All you need to know about ski holidays by train

Couchette sleeper



Couchette sleeper trains, also called 'Intercites de nuit', and formerly called 'Corail Lunea' travel overnight between Paris and destinations in France and Andorra. You can also reach some Italian resorts with them.

During most weeks of the the ski season Corail Lunea trains run every night. Typically you get on at around 10pm or 11pm in Paris and arrive in the Alps or Pyrenees between 7am and 8.30am, depending on your destination. Find out more on our Eurostar + Sleeper Train journey guide.

There's no disco carriage on the Corail Lunea trains like the old Rail Europe Snow Train, but you've got a nice ambience as everyone is excited that they're going to wake up in the mountains the next morning.

French skiers often bring a bottle of wine with a little picnic too for a little feast before bedtime.

The Eurostar + Corail Lunea journey

We made a two-minute film of our journey by Eurostar and Corail Lunea to the Portes du Soleil.

As you'll see, travelling this way gave us extra time on the slopes, and we got a decent night's sleep on the Corail Lunea.

It was certainly fun travelling in a group on the train - and we also saw that there were plenty of families on the train too that were enjoying this way of travelling.



Each couchette bed has freshly laundered sheets, a pillow and duvet. A bottle of water and an eye mask are supplied. The door can be locked from the inside and the main light can be switched off and individual reading lights turned on. The upper and middle bunks have straps that ensure that if you are "roller" when you sleep, you can't end up rolling off onto the floor!

Although not spacious, there's sufficient room in each compartment to store luggage, under the beds (the best place for skis and boards) and in racks at the foot end and head end of the couchette. In a full couchette of six people some luggage might have to be stored in the middle too. Sometimes groups of five with loads of luggage book the entire couchette and then use the sixth bed just to put extra luggage on.

Six berth or four berth?


Is it worth getting a First Class ticket on the Corail? Well, the difference is basically that in a First Class couchette you there are four beds (or 'berths' as they are also known as) and in Standard Class there are six berths.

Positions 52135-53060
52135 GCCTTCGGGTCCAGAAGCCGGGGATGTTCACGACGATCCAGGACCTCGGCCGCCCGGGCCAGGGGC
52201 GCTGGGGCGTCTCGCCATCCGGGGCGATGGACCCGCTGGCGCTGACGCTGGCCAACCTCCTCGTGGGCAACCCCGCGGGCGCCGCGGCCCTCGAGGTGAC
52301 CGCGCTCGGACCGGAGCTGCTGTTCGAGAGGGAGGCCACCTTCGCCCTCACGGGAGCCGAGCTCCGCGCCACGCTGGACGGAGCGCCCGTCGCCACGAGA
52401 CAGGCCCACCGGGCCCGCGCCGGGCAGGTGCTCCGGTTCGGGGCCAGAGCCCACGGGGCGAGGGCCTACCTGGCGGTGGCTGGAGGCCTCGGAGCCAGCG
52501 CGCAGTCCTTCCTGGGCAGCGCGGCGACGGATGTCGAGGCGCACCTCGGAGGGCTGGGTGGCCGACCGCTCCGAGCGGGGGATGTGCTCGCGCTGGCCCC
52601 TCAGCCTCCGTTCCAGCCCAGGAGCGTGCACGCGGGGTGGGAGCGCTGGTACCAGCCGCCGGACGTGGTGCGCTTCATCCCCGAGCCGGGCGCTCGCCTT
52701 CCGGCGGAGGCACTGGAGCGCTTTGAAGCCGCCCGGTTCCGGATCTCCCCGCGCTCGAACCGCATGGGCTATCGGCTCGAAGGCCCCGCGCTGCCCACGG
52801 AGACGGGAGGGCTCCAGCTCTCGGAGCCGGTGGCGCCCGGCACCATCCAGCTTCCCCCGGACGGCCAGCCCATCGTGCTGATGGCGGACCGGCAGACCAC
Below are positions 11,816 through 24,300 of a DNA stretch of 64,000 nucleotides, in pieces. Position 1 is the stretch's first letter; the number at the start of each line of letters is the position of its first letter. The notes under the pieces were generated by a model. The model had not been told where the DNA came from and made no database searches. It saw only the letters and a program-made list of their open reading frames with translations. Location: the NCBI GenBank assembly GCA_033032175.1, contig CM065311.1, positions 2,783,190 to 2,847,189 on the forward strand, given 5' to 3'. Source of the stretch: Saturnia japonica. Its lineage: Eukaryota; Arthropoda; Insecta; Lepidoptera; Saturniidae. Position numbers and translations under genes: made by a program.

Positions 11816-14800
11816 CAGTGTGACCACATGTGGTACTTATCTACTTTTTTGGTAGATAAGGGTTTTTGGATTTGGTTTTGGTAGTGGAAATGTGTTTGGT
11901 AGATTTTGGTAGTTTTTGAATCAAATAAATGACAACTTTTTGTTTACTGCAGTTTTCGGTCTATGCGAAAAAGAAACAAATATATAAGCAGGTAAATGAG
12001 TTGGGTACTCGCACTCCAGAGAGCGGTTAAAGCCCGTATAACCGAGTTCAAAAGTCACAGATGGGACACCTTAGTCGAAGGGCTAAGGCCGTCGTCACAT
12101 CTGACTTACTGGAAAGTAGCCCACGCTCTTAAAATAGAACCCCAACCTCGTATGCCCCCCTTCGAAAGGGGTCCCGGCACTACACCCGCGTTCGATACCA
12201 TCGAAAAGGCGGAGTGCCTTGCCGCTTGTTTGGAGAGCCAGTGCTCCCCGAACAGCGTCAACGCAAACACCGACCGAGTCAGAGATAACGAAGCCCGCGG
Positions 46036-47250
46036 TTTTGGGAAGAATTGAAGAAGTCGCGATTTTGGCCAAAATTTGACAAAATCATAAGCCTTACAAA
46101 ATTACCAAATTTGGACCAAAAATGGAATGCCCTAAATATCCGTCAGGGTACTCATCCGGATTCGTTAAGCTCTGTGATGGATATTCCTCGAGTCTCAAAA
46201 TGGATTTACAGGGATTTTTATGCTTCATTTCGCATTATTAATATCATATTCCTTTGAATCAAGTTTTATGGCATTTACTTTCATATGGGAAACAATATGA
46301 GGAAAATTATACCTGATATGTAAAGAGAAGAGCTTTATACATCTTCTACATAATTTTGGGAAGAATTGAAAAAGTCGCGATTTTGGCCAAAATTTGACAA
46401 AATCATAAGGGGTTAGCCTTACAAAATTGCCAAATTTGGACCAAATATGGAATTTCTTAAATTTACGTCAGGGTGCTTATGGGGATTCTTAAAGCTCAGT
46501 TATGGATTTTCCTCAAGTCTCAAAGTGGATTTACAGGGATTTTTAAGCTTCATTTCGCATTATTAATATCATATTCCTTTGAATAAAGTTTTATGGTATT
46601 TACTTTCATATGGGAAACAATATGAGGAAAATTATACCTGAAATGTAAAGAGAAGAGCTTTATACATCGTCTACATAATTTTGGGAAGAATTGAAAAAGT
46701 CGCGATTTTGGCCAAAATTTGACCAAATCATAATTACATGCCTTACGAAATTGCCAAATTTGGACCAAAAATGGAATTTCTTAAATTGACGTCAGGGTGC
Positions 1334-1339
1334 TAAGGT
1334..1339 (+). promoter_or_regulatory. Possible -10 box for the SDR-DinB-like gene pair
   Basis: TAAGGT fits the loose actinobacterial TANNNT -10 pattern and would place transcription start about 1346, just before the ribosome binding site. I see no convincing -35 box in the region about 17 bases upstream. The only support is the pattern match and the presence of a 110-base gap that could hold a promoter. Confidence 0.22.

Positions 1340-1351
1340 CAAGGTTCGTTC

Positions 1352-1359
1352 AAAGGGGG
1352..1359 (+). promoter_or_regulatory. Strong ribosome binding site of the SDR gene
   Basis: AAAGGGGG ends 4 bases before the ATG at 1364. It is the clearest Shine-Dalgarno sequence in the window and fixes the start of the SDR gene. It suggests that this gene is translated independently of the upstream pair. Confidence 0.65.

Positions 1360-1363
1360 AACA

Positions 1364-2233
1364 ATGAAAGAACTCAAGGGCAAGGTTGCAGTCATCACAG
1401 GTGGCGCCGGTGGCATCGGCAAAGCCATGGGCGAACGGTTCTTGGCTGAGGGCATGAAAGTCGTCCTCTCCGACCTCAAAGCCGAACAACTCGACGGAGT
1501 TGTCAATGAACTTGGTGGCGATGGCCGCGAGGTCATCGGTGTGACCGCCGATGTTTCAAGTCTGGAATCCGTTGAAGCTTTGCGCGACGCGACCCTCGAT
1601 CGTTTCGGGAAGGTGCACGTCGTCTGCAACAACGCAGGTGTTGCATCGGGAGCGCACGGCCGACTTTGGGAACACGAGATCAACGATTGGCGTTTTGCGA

The difference is stretching the definition of First Class somewhat, but it does mean you have more space per person, if only because with four people instead of six, in an area the same size, you'll have less luggage to store.

Reclining seats

reclining seats

The Corail Lunea also has some carriages with reclining seats (a bit like you get on the overnight Eurostar Ski Train).

This might be the cheapest option but it is unlikely to give you a great night's sleep. Even though the angle of the recline is quite generous we would recommend these only as a last resort. As you can see from the photo, you'll be in an ordinary carriage where the lights dim but never go off completely, and you won't be able to lie flat.

Snack bar

snack bar

There is no buffet car on the Corail Lunea, so have dinner at Paris Austerlitz station before you get on board, or bring a picnic like many French people do. You'll find them unwrapping baguettes, cheeses, uncorking wine - it's great to see people make a proper culinary event of train travel and you'll probably be offered some too.

There are vending machines that serve hot and cold drinks, crisps and chocolates, but in terms of food you can bring what you like on board, so you can stock up before hand. Obviously there's not a load of space to eat it (not tables in the couchettes) so it's more of a meal on your lap.

There are restaurants near Gare d'Austerlitz and cafes in the station too.

Overnight staff

overnight staff Staff stay awake while you sleep

As with all overnight trains, members of staff stay awake all night and are available at any time, and are friendly and helpful.

In the morning there are announcements in French and English when the train stops at a station.

There are also staff members on the platform to point you to the right couchette compartment when you board the train.